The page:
**a) Regularized Learning Objective:**

As in many other objective function’s implementations, here it proposes to add an extra function to the loss function to penalize complexity of the model(like in LASSO, Ridge, etc), known as the *regularization term*. This helps models not to overfit the data.

**Some loss function + (Some regularization function to control complexity of model)**

Now for Gradient Boosting, which is additive in nature, we can write our ‘t’ th prediction as F_t(x) = F_t-1(x) + y_hat_t(x), i.e. this rounds predictions plus sum of all previous predictions. Loss Function:

which after **Taylor Series Approximation** can be written as:

**Where g_i and h_i are gradient and hessian of loss function. i.e. 1st order and 2nd order differentiation of loss function**

Why till 2nd order?

Gradient Boosting with only first order gradient faces convergence issues (convergence only possible with small step sizes). And it is pretty good approximation of loss function, plus we don’t want to increase our computations.

Then it finds *optimal value* of loss function by putting gradient of loss function equal to zero and thus finding a function via Loss Function for making a split. (i.e. function for change in loss after split)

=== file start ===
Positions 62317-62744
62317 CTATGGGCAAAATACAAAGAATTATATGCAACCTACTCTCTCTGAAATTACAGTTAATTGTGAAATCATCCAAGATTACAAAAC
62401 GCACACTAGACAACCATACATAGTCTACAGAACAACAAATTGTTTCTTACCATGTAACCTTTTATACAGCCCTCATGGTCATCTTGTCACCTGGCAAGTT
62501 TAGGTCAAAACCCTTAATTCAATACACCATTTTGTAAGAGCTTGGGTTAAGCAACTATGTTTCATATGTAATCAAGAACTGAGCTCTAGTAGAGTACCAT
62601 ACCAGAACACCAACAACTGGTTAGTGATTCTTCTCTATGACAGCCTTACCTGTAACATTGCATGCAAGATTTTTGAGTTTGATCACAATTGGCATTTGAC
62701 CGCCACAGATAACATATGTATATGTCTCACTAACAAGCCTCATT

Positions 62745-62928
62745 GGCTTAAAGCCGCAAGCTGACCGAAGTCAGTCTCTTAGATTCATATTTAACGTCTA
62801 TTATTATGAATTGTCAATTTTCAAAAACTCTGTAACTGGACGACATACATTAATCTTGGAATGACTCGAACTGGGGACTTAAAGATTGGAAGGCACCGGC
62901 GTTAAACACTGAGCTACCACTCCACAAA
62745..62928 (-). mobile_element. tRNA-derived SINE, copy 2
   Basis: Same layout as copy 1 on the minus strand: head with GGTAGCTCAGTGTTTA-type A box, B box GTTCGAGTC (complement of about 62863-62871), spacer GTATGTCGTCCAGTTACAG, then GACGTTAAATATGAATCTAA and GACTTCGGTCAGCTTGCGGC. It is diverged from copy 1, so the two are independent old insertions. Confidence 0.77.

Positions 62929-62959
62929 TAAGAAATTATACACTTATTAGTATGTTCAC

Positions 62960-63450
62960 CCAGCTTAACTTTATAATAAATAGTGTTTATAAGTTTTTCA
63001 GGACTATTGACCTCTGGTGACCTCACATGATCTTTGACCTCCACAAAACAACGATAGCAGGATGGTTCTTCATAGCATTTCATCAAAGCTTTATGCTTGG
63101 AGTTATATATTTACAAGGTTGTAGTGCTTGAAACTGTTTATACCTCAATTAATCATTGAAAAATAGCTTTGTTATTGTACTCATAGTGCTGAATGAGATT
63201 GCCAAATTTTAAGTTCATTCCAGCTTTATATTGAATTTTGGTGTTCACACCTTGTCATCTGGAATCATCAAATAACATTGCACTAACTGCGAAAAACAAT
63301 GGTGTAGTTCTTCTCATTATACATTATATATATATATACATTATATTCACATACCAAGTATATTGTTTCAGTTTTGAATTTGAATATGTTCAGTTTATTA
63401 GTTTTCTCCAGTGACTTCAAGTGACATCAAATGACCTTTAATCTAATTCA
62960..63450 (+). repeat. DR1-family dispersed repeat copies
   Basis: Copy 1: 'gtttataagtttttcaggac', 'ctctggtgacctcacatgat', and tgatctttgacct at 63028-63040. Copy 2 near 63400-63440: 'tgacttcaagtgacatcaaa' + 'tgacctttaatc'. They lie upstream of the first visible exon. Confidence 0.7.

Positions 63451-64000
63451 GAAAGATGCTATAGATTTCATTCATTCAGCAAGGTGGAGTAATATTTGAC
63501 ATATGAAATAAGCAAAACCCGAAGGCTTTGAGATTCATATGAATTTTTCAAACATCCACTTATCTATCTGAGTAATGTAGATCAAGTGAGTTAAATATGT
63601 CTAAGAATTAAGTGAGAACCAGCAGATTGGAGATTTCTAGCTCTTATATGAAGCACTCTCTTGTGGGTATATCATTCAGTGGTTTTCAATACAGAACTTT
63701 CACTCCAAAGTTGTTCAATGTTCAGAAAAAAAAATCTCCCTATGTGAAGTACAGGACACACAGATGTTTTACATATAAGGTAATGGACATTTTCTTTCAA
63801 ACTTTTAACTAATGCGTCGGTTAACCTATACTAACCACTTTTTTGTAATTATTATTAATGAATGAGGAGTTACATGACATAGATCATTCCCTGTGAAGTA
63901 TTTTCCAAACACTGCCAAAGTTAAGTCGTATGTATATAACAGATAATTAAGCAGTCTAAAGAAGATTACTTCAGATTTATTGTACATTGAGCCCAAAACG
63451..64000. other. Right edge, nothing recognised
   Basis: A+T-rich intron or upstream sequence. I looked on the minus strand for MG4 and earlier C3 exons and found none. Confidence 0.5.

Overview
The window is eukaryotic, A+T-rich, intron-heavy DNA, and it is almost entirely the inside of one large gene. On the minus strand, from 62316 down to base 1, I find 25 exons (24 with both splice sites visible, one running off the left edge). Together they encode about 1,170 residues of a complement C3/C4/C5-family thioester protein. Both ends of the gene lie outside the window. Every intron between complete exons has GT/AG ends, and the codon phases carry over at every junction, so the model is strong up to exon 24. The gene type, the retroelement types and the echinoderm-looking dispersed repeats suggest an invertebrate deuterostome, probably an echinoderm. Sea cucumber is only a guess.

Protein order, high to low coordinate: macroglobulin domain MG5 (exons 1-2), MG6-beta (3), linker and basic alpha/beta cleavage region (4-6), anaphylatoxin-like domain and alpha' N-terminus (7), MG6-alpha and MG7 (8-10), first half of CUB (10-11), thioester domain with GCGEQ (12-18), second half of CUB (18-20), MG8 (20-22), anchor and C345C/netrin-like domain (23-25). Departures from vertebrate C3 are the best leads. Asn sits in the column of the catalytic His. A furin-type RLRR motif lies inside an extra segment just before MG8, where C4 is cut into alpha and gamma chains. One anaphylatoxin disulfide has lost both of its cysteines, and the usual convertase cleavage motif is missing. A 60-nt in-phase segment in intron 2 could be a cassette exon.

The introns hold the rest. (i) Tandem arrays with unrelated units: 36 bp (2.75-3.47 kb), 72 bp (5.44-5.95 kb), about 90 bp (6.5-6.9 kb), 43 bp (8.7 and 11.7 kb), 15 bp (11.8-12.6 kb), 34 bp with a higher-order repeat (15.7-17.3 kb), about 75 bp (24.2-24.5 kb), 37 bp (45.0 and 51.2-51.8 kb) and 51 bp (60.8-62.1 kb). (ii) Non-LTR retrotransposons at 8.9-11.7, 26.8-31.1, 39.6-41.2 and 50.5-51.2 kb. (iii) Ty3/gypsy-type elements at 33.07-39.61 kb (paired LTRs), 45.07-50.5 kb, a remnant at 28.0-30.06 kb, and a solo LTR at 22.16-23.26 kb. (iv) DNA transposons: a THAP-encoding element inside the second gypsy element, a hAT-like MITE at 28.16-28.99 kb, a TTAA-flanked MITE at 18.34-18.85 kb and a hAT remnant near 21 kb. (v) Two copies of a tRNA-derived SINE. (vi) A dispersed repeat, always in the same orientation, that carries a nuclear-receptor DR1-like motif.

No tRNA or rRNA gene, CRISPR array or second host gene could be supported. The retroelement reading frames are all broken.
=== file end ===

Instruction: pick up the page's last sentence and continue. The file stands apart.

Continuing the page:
**Found by putting above formla’s differentiation equal to zero. [Optimal Change value]**

**b) Shrinkage and Column subsampling:**

It also adds shrinkage for every tree, to decrease influence of one particular tree, and subsampling of columns to combat overfitting and decrease variance as discussed in History section.

**c) Different split finding algorithm:**

Gradient Boosting algorithms goes through all possible splits to find the best split at that level. However, this can be a expensive bottleneck if our data is very large, so many algorithms use some kind of approximation or some other trick to find, not best but, a particularly good split. So, XGBoost looks at a particular feature’s distribution and selects some percentiles (or quantiles) as splitting points.

**Note:**

For approximate split finding these methods are also used, instead of percentile method:

1) By constructing approximate histogram of gradient statistics.2) By using other variants of binning strategies.

It proposes to selects a value, lets call it q, now from quantile range of [0, 100] nearly every qth quantile value is selected as candidate split point for splitting. There will be roughly 100/q candidate points.